Fair trade is about ensuring marginalised producers get a fair deal
Did you know that the UK fair trade movement originates in the North East? One of the Fairtrade Foundation's founders is a local company.
Set up in 1979, Gateshead-based Traidcraft was one of the first ethical trading businesses in the UK.
Current Traidcraft chief executive, Paul Chandler, says the region is now an international "hub of fair trade".
Other companies in the area include Shared Interest - the world's only 100% fair trade lender.
Traidcraft was founded in 1979 by Richard Adams, who became passionate about social justice when studying at Durham University.
With the economy in the north-east England suffering, Richard wanted to help the region and so based the company in Gateshead.
Today, Traidcraft works with more than 100 producer groups in more than 30 developing countries to sell 450 fair trade food, craft and textile products.
It was also one of the founders of the Fairtrade Foundation (formed in 1992), which awards the Fairtrade Mark to products that meet internationally recognised standards of ethical trading.
North East roots
Current chief executive Paul Chandler believes the North East is integral to Traidcraft's identity.
He said: "We're proud of our North East roots, heritage and location.
"Our North East base is part of our culture and is a source of our strength."
He explained that since joining Traidcraft in 2001, many people have questioned why he hasn't relocated the company to London.
Paul believes people in the North East have a natural empathy for fair trade
But Paul believes that being based in the North East gives Traidcraft a stronger profile.
He explained that it is one of only a few companies involved in international development in the region, therefore it stands out - in London it would be one of many and may not enjoy such a high profile.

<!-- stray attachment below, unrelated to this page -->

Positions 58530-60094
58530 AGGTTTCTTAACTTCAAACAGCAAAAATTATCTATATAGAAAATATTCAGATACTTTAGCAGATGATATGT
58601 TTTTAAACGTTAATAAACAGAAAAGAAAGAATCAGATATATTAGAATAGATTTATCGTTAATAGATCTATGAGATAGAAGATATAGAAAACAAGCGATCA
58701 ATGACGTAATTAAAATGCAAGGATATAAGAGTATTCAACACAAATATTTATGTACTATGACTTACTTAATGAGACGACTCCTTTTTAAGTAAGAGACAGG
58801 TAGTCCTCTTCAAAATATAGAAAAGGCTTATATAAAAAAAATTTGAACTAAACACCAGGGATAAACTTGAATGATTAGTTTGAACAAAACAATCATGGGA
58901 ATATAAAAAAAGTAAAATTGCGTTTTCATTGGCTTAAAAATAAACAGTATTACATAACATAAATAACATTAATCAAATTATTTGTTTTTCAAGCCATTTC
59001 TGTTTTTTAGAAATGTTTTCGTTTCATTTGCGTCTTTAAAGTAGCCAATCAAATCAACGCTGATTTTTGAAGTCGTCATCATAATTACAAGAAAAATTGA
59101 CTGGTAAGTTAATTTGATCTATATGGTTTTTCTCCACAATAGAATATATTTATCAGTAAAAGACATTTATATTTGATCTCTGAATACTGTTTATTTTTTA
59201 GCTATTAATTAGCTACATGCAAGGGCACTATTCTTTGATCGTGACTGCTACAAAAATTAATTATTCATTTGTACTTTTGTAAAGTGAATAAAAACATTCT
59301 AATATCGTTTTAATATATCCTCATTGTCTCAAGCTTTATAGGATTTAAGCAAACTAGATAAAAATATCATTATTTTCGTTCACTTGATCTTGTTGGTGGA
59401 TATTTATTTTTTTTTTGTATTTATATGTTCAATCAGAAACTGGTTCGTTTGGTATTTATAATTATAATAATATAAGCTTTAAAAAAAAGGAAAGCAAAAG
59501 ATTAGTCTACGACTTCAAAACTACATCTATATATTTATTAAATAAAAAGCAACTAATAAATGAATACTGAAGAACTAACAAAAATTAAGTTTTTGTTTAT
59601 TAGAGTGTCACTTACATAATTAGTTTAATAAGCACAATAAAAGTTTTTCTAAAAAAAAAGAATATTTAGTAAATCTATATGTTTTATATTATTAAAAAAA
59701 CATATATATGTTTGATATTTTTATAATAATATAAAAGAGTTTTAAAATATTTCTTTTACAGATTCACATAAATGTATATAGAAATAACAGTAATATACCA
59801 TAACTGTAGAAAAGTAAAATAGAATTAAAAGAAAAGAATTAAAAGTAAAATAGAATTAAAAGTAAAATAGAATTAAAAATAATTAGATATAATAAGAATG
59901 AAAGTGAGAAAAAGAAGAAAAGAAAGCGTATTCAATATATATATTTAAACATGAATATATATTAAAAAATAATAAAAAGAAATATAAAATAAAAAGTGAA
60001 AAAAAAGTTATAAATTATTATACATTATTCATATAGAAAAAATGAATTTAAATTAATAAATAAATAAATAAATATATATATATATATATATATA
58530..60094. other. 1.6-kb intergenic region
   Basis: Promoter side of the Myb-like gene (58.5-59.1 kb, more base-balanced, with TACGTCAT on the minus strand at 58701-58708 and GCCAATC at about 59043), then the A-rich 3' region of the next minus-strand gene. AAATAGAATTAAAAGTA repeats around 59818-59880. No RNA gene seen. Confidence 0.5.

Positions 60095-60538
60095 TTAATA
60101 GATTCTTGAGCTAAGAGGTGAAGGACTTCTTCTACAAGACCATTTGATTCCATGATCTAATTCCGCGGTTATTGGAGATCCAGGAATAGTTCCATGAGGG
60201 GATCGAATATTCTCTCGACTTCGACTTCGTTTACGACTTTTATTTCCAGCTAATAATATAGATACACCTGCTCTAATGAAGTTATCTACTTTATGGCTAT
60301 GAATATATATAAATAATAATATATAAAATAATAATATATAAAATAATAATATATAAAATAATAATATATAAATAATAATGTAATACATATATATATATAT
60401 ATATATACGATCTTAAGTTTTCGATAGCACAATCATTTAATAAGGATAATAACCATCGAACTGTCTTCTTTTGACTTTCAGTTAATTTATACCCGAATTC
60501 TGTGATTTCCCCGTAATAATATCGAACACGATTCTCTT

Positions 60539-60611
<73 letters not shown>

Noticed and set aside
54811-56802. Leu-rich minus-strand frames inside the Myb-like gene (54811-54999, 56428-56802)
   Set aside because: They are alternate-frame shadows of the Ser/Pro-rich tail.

The aims of the fair trade movement are to contribute to sustainable development for marginalised producers and to campaign for an international trade system based on justice and fairness.
Paul said that another reason for basing Traidcraft in the North East is because it's an area that has a natural empathy with the objectives of the fair trade movement.
He explained: "It's a region that's experienced hard times and economic challenges and has tried hard to work its way out of it."
As a result of Traidcraft being located in the region, other fair trade companies have sprung up.
These include Ethical Superstore - which sells a large variety of fair trade products - and Shared Interest, a co-operative lending society that provides credit for fair trade producers and buyers.
It's businesses like these that Paul believes makes the North East "a hub of fair trade on an international level".
In terms of sales of fair trade products, the North East is comparable to everywhere else but Paul believes there's more awareness in the region.
He said: "We've got a great network of local activists and supporters.
"There's more momentum up here especially with Newcastle and Gateshead becoming a fair trade city and borough respectively."
In 2001, just 150 items carried the Fairtrade Mark, but now there are around 4,500. However, despite this growth there are a number of challenges facing the fair trade movement.
Paul explained that it is still difficult to change people's mindsets - people often buy fair trade products as a one-off but Traidcraft and other ethical trading businesses want to encourage people to do this as a routine.